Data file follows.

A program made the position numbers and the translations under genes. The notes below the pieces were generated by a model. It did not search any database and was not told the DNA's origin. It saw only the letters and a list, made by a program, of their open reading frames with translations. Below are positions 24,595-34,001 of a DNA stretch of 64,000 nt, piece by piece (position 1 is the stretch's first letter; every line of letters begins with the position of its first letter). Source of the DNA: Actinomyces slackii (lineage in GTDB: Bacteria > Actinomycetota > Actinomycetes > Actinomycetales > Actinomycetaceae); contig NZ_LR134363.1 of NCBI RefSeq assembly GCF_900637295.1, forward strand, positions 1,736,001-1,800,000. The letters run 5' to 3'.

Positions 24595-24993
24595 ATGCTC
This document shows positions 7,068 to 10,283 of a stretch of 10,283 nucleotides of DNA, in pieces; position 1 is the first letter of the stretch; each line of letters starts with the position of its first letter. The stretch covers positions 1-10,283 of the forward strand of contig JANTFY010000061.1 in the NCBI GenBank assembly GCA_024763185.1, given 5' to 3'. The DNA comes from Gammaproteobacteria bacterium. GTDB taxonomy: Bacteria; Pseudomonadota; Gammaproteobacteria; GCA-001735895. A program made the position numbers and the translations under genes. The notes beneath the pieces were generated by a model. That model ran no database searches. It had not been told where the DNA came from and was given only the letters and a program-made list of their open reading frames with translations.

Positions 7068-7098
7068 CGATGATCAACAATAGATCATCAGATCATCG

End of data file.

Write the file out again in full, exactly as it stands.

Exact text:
A program made the position numbers and the translations under genes. The notes below the pieces were generated by a model. It did not search any database and was not told the DNA's origin. It saw only the letters and a list, made by a program, of their open reading frames with translations. Below are positions 24,595-34,001 of a DNA stretch of 64,000 nt, piece by piece (position 1 is the stretch's first letter; every line of letters begins with the position of its first letter). Source of the DNA: Actinomyces slackii (lineage in GTDB: Bacteria > Actinomycetota > Actinomycetes > Actinomycetales > Actinomycetaceae); contig NZ_LR134363.1 of NCBI RefSeq assembly GCF_900637295.1, forward strand, positions 1,736,001-1,800,000. The letters run 5' to 3'.

Positions 24595-24993
24595 ATGCTC
This document shows positions 7,068 to 10,283 of a stretch of 10,283 nucleotides of DNA, in pieces; position 1 is the first letter of the stretch; each line of letters starts with the position of its first letter. The stretch covers positions 1-10,283 of the forward strand of contig JANTFY010000061.1 in the NCBI GenBank assembly GCA_024763185.1, given 5' to 3'. The DNA comes from Gammaproteobacteria bacterium. GTDB taxonomy: Bacteria; Pseudomonadota; Gammaproteobacteria; GCA-001735895. A program made the position numbers and the translations under genes. The notes beneath the pieces were generated by a model. That model ran no database searches. It had not been told where the DNA came from and was given only the letters and a program-made list of their open reading frames with translations.

Positions 7068-7098
7068 CGATGATCAACAATAGATCATCAGATCATCG